Sunday – Yes, We’ll Have Chicken Wings…
…and some kind, or several kinds, of “poppers.” Who doesn’t like a hunk of marinated game meat, wrapped with a jalapeno pepper and bacon? But as much as I like chicken wings and bacon-wrapped meat, I like to mix it up a bit on game day. Since The Big Game is often more about the food and beverages and less about the game, why not make it interesting? Besides, you’ve got a mess of people, some with designated drivers, who make excellent guinea pigs for your latest wild game creation.
Here are a few of my favorite alternatives to standard football fare.
Prosciutto Wrapped Duck with Mango and Jalapeño
(From the Ducks Unlimited Magazine – March/April 2012)
My answer to bacon-wrapped duck. Allow at least 4 or 5 per person. This recipe makes 24 pieces, or about 6 portions.
24 strips of skinless duck breast fillets, about 1/2-inch thick by 2 inches long
6 jalapeño peppers
24 thin-sliced strips of prosciutto
24 slices of just-ripe mango, about 1/2-inch thick by 2 inches long
24 toothpicks or small wooden skewers
1 tablespoon freshly squeezed lemon juice
1/4 cup red wine vinegar
3 tablespoons honey
1/2 teaspoon salt
1/4 teaspoon pepper
A dash of Tabasco
1/3 cup olive oil
1.To prepare the marinade, whisk together all the ingredients except olive oil in a large, nonreactive bowl until well blended. While whisking, add the olive oil in a thin stream until emulsified. Add the sliced duck, cover, and refrigerate 2 to 4 hours, turning occasionally.
2. Place the jalapeño peppers on a cutting surface and slice 4 pieces lengthwise from the outside. This will eliminate splitting and scraping seeds away. When you’re done with each pepper, you should have 4 seed-free jalapeño slices plus the stem section with the ribs and seeds attached. If you prefer your duck on the spicy side, add some of the seeds to the marinade.
3. Remove the duck strips from the marinade and drain. Lay prosciutto slices on a work surface. Place a strip of jalapeño, then mango, and finally duck across one end of the prosciutto. Roll the prosciutto up and over the duck, jalapeño, and mango while keeping it snug with your fingers. Secure with a toothpick.
4. Cook evenly on a hot grill, cast-iron skillet, or broiler until lightly browned on all sides (for about 7 to 9 minutes total).
Jalapeno Fish Spread
When most folks think about making a fish spread, it’s all about salmon or maybe tuna. While both fish make great spreads, it’s easy to make a delicious fish spread with just about any type of fish. It’s also a good way to use up leftover cooked fish, which is often thrown away after it has stunk up the kitchen and refrigerator. Reheating last night’s leftover crappie just sounds crappy. Use cooked fish as you would canned tuna or salmon and you’ll find that it’s much easier to swallow. How you cook the fish really doesn’t matter. You can broil, bake, fry, grill, smoke…I like to serve the spread on homemade tortilla chips or sourdough toast.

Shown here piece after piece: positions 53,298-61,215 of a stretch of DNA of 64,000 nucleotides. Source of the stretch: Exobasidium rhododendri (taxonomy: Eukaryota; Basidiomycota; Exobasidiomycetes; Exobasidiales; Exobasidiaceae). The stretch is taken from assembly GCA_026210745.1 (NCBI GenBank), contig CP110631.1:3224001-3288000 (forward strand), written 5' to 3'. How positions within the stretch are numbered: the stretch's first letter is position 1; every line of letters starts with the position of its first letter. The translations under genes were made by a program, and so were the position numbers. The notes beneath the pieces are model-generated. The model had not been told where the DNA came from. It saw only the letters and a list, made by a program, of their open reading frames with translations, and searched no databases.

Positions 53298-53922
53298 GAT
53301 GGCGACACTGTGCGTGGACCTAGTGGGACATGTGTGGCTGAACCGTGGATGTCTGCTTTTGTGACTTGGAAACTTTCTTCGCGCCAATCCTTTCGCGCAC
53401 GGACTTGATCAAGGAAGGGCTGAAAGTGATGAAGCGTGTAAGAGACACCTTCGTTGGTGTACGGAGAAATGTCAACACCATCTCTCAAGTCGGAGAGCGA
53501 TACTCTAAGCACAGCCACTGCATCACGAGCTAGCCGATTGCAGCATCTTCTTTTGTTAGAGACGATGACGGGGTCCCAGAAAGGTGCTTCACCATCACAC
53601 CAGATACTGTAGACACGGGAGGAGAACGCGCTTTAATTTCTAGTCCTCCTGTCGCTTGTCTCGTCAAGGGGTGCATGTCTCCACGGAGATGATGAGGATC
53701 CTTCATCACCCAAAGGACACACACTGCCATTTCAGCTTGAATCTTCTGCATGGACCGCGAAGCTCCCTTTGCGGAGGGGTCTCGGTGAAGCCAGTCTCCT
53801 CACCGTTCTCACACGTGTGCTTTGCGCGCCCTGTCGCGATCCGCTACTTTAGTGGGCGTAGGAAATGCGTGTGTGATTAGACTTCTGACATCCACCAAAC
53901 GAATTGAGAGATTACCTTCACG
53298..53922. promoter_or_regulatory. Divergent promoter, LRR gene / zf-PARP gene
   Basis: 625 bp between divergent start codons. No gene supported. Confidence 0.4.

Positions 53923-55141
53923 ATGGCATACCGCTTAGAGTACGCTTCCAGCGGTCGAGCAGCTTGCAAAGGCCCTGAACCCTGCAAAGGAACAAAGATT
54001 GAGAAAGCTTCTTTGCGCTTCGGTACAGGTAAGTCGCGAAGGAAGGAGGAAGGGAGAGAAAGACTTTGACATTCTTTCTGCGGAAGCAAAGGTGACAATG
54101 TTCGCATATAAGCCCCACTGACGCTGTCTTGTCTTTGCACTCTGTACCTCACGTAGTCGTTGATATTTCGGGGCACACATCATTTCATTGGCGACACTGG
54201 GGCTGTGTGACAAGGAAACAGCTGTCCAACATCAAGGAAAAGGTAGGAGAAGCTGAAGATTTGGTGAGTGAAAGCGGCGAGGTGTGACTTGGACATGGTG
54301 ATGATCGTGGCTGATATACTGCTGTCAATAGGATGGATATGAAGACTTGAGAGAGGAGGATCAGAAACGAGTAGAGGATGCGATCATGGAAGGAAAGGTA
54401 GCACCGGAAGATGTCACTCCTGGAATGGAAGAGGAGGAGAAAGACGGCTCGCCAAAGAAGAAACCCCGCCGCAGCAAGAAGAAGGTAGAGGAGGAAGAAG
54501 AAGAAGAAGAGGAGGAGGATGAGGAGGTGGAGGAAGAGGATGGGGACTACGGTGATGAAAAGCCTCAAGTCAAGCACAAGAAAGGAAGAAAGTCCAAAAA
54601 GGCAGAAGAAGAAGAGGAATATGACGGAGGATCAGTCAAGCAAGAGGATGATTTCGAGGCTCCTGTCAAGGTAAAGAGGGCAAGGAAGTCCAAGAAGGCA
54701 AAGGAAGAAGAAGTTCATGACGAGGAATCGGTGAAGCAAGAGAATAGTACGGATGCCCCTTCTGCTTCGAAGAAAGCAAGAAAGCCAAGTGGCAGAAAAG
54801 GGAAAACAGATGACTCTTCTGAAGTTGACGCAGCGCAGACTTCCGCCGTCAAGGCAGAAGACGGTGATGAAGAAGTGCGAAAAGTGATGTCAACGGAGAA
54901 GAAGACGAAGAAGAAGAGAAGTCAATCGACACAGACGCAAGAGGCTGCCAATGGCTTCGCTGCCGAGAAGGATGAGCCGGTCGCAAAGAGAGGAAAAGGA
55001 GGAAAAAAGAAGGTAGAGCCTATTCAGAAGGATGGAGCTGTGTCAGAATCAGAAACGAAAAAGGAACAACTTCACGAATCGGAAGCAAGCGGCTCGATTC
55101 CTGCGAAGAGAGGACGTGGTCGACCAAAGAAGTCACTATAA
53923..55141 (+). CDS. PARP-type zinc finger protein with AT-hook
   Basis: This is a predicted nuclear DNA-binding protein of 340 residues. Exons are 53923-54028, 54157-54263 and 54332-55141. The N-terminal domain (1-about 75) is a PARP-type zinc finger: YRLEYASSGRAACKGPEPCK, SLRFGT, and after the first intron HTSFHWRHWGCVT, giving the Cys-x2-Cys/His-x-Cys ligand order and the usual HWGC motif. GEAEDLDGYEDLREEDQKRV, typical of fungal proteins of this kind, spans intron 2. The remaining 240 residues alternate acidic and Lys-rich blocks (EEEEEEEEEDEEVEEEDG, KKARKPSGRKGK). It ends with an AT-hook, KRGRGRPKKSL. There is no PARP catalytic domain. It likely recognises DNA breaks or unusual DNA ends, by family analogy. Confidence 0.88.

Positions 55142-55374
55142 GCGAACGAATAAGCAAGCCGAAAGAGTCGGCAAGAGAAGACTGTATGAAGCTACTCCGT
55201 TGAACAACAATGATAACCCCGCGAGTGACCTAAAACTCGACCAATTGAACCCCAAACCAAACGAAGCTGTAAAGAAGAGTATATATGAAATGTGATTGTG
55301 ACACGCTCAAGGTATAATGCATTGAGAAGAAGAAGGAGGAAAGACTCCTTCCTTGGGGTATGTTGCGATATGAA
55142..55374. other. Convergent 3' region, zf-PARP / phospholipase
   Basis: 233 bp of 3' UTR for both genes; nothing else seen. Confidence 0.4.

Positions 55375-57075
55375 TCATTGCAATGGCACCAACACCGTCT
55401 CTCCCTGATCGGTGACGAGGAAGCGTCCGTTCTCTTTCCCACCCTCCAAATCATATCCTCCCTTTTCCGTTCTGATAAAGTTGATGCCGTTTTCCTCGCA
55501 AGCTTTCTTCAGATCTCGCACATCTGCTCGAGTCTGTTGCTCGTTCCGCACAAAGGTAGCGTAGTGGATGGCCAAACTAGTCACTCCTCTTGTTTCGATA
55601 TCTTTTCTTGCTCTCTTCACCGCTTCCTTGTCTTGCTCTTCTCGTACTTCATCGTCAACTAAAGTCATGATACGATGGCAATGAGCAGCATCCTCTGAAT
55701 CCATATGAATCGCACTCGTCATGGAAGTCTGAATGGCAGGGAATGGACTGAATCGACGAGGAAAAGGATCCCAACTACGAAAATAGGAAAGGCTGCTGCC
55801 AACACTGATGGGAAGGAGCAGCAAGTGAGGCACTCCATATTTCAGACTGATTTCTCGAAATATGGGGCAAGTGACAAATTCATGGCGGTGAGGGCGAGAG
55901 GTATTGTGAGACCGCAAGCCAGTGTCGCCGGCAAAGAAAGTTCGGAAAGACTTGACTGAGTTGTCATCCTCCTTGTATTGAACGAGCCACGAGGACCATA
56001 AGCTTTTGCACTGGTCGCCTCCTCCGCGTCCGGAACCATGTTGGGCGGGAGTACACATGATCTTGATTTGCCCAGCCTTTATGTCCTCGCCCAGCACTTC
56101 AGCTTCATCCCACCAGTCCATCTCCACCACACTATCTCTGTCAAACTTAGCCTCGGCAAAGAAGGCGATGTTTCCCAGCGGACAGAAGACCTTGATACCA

Makes about 2 Cups
1 1/2 cups cooked fish fillets, flaked
1/3 cup softened cream cheese
1/4 cup sour cream
1 tablespoon lemon juice
1 tablespoon Worcestershire sauce
3 green olives with pimento, chopped
1/4 cup onion, finely chopped
1/4 cup celery, finely chopped
2 tablespoons (or more) jalapeño pepper, seeded and minced
1 tablespoon fresh cilantro leaves, minced
salt and pepper to taste
1.Combine all ingredients in a bowl and mix well. Chill for 1 – 2 hours before serving.
The Big Game Mixed Bag Stew
Some folks might call this gumbo, but I have too many friends in Louisiana who would take issue with the name and, for a variety of reasons, would make me listen to a long-winded explanation of why it’s not gumbo. It’s pretty much the same deal with those folks (Texans) who maintain that chili’s not chili if it has beans. I like my chili with or without beans.
Take this opportunity to clean out your freezer and use up smaller quantities of large and small game. My version usually has a mixture of game meats, sausage and shrimp. Quantities of each aren’t exact. My stew includes okra, sweet and hot peppers, onions, garlic and maybe even some canned fire-roasted tomatoes. Brown the meats and vegetables, let them simmer while you’re avoiding getting any housework done before the game and adjust for flavor at the end. It’s also great served over rice.
10 to 12 servings
2 quarts boneless, skinless game meat, cut into 1-inch chunks (about 4 pounds)
1 1/2 cups all-purpose flour
3 tablespoons Hi Mountain Cajun Seasoning
2 tablespoons Hi Mountain Italian Herb Seasoning
1 tablespoon kosher salt
1/3 cup vegetable oil
2 bell peppers, any color, roughly chopped
2 – 3 jalapeno peppers, thinly sliced
2 medium yellow onions, roughly chopped
6 garlic cloves, minced
2 cups spicy game sausage, 1/4-inch slices
2 quarts beef, chicken or game broth
2 14.5 ounce cans fire-roasted diced tomatoes, drained
2 cups fresh or frozen okra, sliced
1 pound large shrimp (preferably harvested by American shrimpers!), peeled and deveined
dash or two Worcestershire sauce
1. Combine flour, Cajun Seasoning, Italian Herb Seasoning and kosher salt. Toss with meat (not sausage) in a large bowl to coat evenly. Shake off excess.
2. Heat oil over medium-high heat in a large heavy-duty stock pot or Dutch oven. Add meat, a cup or two at a time, until all is evenly brown. If using a smaller pot, brown meat in batches. once meat is browned, add peppers, onions and garlic and lightly brown.
3. To the pot, add sausage, broth and diced tomatoes. Bring to a boil, reduce heat to low, cover and simmer for 1 1/2 hours or until meat is tender.
4. Add okra and cook for 10 minutes. Add shrimp and Worcestershire sauce and cook for a few minutes more, until shrimp is just cooked. Adjust seasonings to taste.